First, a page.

At some stage as we travel on the roads of New Zealand, we’re likely to find ourselves surrounded by rolling hills covered in lush jade grass, where cows and sheep amble nonchalantly about. And as long as we retain Nuclear-Free status, it’s likely to stay that way…
Or is it?
It depends; if conventional crop farmers are allowed to exploit the environment for a continued economic return, how long do you think our country will survive?
Pesticides that have been introduced to increase crop yields are damaging the health of our nation (and the rest of the world’s) because these chemicals are inherently toxic. So although the risk is less than that posed by something like the nuclear plant at Sellafield and the likelihood of a catastrophic accident as disastrous as Chernobyl is low, the country is still clearly in danger.
A large majority of modern pesticides are extremely poisonous to all things that come into contact with them, including us.
While chronic low-level exposure merely affects the skin, eyes, nervous system, cardiovascular system, respiratory system, gastrointestinal tract, liver, kidneys, reproductive system and blood.
It is estimated that there are between 1 and 5 million pesticide poisonings each year, resulting in 20,000 deaths worldwide (according to a recent World Health Organisation report). The WHO also stated evidence showing that some pesticides can mimic or inhibit normal hormones, which may permanently affect the physical and neurological development of children and adolescents.
So what is the solution?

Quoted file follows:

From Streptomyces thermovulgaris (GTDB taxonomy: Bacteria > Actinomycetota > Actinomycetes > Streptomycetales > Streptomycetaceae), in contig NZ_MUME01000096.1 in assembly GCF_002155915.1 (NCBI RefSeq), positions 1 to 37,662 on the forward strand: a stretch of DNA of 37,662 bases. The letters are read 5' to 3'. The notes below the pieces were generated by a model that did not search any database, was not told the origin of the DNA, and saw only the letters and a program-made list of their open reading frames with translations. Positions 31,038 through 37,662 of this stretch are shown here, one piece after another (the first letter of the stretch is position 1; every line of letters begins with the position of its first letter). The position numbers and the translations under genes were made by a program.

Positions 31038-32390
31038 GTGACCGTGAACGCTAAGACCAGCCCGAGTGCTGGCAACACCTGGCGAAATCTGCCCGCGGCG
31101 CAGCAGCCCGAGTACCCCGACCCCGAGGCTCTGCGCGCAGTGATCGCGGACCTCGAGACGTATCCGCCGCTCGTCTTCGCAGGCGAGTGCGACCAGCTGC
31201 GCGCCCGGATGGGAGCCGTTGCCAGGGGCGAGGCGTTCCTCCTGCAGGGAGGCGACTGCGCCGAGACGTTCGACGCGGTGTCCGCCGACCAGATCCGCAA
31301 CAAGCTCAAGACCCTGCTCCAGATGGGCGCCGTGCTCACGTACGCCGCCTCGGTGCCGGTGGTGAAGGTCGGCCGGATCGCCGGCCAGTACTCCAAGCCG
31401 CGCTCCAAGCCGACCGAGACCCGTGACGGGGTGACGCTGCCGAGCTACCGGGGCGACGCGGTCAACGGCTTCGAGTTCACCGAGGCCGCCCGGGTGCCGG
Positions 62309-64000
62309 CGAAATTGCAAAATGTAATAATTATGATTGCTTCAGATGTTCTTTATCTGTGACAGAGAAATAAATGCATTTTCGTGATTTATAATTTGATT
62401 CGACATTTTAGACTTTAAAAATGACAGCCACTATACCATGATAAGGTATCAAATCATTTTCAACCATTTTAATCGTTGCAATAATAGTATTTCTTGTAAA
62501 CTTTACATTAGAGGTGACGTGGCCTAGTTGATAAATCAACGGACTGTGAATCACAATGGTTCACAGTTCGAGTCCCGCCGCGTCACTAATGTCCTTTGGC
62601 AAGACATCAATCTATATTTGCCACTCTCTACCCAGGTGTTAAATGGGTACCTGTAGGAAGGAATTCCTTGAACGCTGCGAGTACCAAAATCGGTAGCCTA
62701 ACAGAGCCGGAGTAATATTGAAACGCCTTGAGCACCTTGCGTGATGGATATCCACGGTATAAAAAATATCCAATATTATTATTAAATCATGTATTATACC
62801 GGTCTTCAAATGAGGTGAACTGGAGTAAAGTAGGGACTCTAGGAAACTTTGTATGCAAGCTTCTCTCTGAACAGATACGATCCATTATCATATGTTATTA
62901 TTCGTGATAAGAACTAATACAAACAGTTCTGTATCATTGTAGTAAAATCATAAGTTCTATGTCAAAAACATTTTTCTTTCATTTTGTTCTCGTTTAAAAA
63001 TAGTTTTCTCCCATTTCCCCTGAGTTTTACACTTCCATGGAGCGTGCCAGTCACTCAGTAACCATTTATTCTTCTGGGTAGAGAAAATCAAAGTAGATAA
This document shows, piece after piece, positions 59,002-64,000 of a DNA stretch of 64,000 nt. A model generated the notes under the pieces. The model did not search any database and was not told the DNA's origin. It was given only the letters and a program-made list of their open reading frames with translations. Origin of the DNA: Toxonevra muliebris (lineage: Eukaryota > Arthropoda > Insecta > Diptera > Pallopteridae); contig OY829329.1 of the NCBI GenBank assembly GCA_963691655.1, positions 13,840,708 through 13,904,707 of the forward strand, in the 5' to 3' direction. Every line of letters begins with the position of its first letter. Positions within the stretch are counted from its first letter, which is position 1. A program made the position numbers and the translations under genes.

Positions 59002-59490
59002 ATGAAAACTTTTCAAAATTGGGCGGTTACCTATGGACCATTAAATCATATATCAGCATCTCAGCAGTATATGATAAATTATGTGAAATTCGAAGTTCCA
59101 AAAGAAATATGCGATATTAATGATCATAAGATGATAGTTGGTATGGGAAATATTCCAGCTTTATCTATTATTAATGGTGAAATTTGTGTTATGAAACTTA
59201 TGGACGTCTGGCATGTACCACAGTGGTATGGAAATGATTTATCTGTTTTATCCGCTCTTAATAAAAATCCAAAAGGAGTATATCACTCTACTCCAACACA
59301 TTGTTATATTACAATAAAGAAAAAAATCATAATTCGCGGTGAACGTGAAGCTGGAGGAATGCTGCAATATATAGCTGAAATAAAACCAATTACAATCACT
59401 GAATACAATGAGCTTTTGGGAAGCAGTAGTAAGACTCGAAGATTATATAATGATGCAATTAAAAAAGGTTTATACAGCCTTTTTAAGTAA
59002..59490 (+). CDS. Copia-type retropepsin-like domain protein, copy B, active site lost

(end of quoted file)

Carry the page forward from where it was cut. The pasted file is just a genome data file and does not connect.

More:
Organic Farming – because it will cost less to the environment and will shrink medical bills. Organic Farming encourages biodiversity and sustainability, which promotes a healthy planet. Food and other crops produced according to the National Standard of Organic Farming will also reduce the toxic herbicides, chemicals and pesticides that pollute our environment and water supplies.
Organic Farming practises also protect the health of the farmer
On 4th November 2003, New Zealand established the National Standards for Organic Certification, aimed at increasing the quality of organic food and ensuring consistency throughout the industry. It encourages zero tolerance of Genetically Engineered material and as such, any Certified Organic organisation may be deemed trustworthy.
The International Federation of Organic Agricultural Movements (IFOAM) said that one of the principles of Organic Farming is ‘to produce food of high quality’, so buying organic, is buying peace of mind. And to consume other foods, produced by other methods, is to gamble with nature.
Source: Faye Pearson